Duration 00:12:54 Recorded on November 07, 2008
In this episode, Susan and Dan consider ideological amplification and its impact on teaching and learning online.
Did you know as you shop and search for information, your preferences and habits are stored and then serve up content that it tailored for you? That is an example of ideological amplification. Finding people who think like you is ideological amplification. It is also a naturally occurring phenomenon for humans. Similar to an echo chamber (which Dan gives a historical review of), the concept amplification has moved from the political arena to online learning.
Susan introduces a point written by Marc Comtois at http://www.anchorrising.com/barnacles/003309.html.
So this is where critical thinking comes in. Dan gives an example from pre-internet days. Susan raises questions about social media andtransparency. You can find out a lot about your professor these days! Dan is for dissonance.
Cass Sustein wrote Why Societies Need Dissent. From this, Susan draws out the difference between amplification and dampening, to which Dan asks if she introduces competing ideas in her own classes. She admits the students do a better job and gives examples. The two continue to think about examples and reference In Defense of Cheating as a provocative, alternative example of presenting opposing views.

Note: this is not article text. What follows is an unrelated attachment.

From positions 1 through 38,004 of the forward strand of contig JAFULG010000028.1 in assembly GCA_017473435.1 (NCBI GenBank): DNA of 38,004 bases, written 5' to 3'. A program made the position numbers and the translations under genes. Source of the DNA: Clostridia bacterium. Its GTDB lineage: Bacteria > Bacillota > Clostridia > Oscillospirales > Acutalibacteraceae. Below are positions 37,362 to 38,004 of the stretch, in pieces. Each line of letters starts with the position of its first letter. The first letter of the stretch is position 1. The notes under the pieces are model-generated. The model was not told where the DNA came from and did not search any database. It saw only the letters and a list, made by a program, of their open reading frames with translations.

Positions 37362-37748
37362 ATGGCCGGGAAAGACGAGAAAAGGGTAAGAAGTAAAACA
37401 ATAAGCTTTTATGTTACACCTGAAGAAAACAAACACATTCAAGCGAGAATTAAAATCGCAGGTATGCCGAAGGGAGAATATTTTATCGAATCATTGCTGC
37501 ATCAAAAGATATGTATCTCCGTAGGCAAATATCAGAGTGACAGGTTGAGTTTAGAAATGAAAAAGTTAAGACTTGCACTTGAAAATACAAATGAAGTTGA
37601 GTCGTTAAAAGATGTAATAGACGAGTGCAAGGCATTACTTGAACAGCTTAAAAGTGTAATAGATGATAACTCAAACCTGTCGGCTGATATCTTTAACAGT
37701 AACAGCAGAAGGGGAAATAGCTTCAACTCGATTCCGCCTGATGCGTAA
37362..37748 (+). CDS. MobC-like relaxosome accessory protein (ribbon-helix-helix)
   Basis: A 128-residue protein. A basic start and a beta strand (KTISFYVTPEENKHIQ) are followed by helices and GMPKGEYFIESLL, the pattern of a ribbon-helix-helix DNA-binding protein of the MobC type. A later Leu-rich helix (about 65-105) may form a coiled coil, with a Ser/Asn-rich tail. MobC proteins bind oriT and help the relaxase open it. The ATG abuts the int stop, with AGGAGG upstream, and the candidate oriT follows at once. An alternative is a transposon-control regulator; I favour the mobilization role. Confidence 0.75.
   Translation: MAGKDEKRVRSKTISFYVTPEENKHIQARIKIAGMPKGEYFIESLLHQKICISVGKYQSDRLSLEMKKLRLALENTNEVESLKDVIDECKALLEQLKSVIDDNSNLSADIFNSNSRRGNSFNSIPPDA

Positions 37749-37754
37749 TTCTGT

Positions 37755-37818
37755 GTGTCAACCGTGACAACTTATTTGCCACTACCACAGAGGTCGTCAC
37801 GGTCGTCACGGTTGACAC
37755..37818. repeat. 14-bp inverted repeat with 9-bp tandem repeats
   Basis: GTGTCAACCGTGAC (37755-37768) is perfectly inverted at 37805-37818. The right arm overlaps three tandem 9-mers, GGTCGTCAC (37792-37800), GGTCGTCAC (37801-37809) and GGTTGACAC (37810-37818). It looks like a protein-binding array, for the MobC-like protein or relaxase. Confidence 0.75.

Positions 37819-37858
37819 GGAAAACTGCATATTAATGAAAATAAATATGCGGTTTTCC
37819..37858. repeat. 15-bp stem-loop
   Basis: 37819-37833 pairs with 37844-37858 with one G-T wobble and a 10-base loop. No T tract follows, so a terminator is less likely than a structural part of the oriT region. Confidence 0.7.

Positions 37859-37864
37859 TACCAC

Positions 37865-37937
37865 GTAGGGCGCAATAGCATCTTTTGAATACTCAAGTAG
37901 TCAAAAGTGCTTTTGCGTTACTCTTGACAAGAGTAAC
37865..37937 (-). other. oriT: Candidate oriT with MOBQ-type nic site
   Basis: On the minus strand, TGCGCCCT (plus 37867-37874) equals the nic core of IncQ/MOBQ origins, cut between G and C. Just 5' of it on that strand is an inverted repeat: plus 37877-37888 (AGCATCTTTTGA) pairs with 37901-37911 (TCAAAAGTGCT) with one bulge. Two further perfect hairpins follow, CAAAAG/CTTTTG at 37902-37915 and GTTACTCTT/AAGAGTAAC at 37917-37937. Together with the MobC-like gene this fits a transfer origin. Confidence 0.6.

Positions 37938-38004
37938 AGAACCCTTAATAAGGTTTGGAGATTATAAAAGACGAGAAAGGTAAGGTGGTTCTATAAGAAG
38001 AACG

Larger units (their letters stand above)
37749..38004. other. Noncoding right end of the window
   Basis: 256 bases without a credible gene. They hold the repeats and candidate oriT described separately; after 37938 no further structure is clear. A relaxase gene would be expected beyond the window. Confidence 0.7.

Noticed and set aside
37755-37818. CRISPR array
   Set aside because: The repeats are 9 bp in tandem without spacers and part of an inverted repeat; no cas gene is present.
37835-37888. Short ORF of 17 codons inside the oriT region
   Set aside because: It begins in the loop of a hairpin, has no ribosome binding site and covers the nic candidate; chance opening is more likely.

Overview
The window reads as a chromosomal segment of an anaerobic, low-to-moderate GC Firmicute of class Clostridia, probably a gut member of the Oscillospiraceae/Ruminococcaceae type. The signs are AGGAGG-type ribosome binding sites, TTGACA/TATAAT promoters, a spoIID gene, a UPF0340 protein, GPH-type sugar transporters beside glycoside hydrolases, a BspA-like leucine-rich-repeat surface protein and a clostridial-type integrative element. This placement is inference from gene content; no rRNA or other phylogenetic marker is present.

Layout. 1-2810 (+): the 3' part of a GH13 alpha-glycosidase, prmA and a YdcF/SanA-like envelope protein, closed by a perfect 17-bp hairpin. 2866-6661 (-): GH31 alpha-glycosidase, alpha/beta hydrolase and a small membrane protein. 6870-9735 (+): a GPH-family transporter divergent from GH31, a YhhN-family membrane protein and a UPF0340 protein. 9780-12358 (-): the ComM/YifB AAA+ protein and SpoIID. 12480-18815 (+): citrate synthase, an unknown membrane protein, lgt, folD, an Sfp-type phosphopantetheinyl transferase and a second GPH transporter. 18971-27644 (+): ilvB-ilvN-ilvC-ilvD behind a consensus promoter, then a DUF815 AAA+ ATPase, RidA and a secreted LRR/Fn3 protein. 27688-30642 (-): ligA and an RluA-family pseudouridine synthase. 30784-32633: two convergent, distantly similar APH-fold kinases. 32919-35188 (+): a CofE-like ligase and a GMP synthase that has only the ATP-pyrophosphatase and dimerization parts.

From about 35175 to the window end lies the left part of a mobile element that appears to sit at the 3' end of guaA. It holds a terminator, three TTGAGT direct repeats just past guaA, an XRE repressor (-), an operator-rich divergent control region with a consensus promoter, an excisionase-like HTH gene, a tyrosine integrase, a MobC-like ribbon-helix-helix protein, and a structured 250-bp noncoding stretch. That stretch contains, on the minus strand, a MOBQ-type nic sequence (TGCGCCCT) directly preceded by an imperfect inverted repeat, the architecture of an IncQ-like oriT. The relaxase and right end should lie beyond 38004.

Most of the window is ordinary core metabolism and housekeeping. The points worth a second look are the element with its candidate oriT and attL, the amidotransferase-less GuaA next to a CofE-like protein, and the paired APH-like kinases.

Dan references a New Yorker magazine cartoon about thinking outside the box which leads to the wrap up.
The LT Green Room is a podcast for Renewal, Retooling and Conversations about Learning. It is co-hosted by Susan Manning and Dan Balzer and its show topics are often drawn from members of LearningTimes.org, a free online community of education and training professionals from across the globe. The LT Green Room gives listeners (and ourselves) an opportunity to reflect on what they're doing behind the scene that results in an effective learning experience.